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Fall 2014 Advising Timely Topics Article: Academic Advising 2014

Greetings to all parents (of returning, new and prospective students):

With the fall semester well underway, some of you will be hearing regularly from your student and others not as much.  It’s all within the realm of “normal”!  Your students are growing into their adult selves – learning to take responsibility for things that may have been done for them in the past.  As parents, we’ve all had to learn to step back (remember how it felt when they started driving?) and to find new ways to be involved and supportive. 

Please know that the University's primary relationship is with the student; you'll see the implications of this in a variety of ways. One of the biggest changes is with regard to your student's records (i.e. academic, financial, health). Once enrolled in a college or university, ONLY the student has access to records, unless s/he has provided expressed written release to a specific person. Read more about the FERPA policy to understand this federal law . . . it's a big (and sometimes shocking!) change for many parents. Check out Undergraduate Advising's webpage for parents, which will give you more information on FERPA and other pertinent topics.

As a parent you are uniquely poised to help students understand and embrace the concept of being proactive and accountable. You can be most helpful to your undergraduate by reinforcing the following:

  • The STUDENT is responsible for managing his/her academic program, and their choices (academically and outside of class) all have impact on their future;
  • Successful students go to class, complete class assignments and manage their time wisely (as well as being engaged – in a balanced way – in extracurricular options and having fun);
  • It's vitally important for students to take the initiative to connect with advisors, faculty and/or staff members to whom they can bring questions and ask for help (early and often!);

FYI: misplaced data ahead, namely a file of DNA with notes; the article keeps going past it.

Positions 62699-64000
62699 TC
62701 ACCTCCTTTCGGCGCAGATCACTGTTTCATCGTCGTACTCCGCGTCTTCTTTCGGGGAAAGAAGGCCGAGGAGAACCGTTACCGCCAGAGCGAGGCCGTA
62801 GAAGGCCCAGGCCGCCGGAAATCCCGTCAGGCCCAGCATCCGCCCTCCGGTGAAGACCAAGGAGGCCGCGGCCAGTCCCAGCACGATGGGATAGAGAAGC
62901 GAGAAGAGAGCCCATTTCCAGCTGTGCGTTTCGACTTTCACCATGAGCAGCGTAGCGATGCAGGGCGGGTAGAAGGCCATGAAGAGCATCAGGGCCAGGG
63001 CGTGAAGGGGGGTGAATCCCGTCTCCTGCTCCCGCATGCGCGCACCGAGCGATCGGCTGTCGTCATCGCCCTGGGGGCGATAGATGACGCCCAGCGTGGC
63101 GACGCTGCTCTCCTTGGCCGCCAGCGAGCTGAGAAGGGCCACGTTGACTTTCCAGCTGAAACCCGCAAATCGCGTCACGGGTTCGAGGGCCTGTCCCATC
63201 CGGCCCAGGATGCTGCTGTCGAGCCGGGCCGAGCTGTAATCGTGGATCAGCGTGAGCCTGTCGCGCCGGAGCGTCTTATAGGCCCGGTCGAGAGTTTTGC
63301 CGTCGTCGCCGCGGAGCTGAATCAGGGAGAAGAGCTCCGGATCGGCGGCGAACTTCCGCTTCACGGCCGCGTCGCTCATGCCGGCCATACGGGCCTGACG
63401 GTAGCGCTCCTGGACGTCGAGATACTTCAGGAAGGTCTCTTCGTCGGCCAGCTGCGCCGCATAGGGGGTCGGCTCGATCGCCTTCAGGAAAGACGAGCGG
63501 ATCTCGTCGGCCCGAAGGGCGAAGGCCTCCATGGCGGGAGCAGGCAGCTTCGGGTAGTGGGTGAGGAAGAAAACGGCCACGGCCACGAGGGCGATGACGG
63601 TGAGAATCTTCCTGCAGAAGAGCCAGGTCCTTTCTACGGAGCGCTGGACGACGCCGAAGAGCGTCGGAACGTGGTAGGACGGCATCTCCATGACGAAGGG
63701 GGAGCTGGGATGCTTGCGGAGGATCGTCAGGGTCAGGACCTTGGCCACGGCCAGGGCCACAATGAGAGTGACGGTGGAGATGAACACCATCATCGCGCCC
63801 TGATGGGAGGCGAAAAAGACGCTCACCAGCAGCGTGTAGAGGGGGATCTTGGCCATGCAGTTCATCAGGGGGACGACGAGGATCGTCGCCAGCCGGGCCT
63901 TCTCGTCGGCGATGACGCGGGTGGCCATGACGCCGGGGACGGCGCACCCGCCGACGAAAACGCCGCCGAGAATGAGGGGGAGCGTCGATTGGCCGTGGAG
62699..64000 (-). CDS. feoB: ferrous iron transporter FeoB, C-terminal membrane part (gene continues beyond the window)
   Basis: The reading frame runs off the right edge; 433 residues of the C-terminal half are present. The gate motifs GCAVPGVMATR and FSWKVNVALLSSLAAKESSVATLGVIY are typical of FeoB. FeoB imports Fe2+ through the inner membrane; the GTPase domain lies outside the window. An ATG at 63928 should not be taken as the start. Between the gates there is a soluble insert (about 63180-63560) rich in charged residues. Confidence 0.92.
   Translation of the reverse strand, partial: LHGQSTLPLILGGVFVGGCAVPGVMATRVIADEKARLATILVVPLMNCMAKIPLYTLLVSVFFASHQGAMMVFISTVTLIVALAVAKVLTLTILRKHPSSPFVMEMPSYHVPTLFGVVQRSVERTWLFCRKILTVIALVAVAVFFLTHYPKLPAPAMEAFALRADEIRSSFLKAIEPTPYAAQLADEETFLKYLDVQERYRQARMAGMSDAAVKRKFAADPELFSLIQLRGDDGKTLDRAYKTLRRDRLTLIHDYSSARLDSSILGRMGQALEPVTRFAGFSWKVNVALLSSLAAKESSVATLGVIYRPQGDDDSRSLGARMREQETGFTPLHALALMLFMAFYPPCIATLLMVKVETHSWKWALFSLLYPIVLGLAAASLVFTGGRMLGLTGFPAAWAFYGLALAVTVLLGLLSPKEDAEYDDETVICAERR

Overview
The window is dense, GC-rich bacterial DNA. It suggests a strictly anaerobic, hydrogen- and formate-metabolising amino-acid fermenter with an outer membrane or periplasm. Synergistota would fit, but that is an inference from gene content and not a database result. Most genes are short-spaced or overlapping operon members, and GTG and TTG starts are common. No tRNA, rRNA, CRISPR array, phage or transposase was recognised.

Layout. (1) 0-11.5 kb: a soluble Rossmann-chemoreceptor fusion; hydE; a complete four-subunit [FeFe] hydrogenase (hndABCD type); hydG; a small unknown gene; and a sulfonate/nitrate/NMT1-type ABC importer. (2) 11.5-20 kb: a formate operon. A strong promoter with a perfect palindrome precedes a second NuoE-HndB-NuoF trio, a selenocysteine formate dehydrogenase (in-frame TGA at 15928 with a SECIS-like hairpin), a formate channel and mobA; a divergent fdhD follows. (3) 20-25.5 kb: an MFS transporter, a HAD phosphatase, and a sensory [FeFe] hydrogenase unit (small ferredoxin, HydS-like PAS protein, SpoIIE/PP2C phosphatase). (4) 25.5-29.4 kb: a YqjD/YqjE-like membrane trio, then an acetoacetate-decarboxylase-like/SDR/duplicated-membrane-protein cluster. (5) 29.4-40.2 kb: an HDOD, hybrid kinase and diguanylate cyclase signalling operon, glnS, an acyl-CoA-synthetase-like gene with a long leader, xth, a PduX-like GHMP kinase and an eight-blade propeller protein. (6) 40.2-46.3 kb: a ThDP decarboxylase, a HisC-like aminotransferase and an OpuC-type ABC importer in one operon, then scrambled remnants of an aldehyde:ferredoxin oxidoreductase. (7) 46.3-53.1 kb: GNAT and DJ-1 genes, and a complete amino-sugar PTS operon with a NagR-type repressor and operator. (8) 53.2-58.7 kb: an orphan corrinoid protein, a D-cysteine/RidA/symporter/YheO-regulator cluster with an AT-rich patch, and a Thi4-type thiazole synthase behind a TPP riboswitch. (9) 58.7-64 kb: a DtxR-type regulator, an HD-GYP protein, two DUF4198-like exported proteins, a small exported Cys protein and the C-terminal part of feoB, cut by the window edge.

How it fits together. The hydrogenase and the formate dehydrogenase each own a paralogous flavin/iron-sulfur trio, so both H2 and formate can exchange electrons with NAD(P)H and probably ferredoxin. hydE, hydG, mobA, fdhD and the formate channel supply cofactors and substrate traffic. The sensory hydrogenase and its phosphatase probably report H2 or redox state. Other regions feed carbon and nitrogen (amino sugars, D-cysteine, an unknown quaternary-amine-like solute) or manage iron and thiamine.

• Mistakes (most of them) are actually a helpful way to learn (see the September Washington Post Article)  and help students cultivate resilience, which is one of the strongest predictors of success in college and in life (see Angela Duckworth’s work on Key to Success)

Academic advising and academic dean’s services, for undergraduates, are deployed according to a student’s School/College, and their major.  Students who have yet to declare a major at UMass receive their academic advising and dean’s services through the office of Undergraduate Advising (UA).  Across campus, academic advisors work to empower students with reliable, accurate information and referrals so they can successfully pursue their academic goals. There are a wide range of services an academic advisor may provide: help to identify academic options that align with student interests and abilities, information about appropriate courses and opportunities, referrals to resources and supports, strategies to overcome academic setbacks, and assistance in understanding General Education, major and/or college graduation requirements are but a few.  Note: Although we recommend regular contact, in most cases, students are not required to see an academic advisor every semester.

As the fall semester flies by, the period when students choose their courses for next semester will be coming soon, in mid-November.  Ideally, during October, students will connect with their academic advisors, and perhaps attend the Majors Fair (10/29) to speak with representatives from various academic departments and programs on campus.  As always, we urge students to assume personal responsibility for being a college student by proactively gathering GOOD information, planning ahead, and advocating for themselves.  UMass offers - and promotes - extensive resources, supports and opportunities . . . but the student needs to learn to come forward to take advantage of them.

We're grateful for the opportunity to provide parents – important partners in this exciting journey - some information about academic advising at UMass Amherst and how you can support your student.  Follow the links provided to find a wealth of information on the UMass website. You can also check out our Undergraduate Advising Blog, which posts information (3-5 times a week, during the academic semesters) pertinent to undergraduate academic programs.  We encourage you (and your student) to explore!  A student’s college years are an important developmental moment.  As a parent or family member, when you become familiar with the many programs and services that are available to students, you can feel confident as you encourage your student (s) to ‘take care of business' and make the most of their UMass education.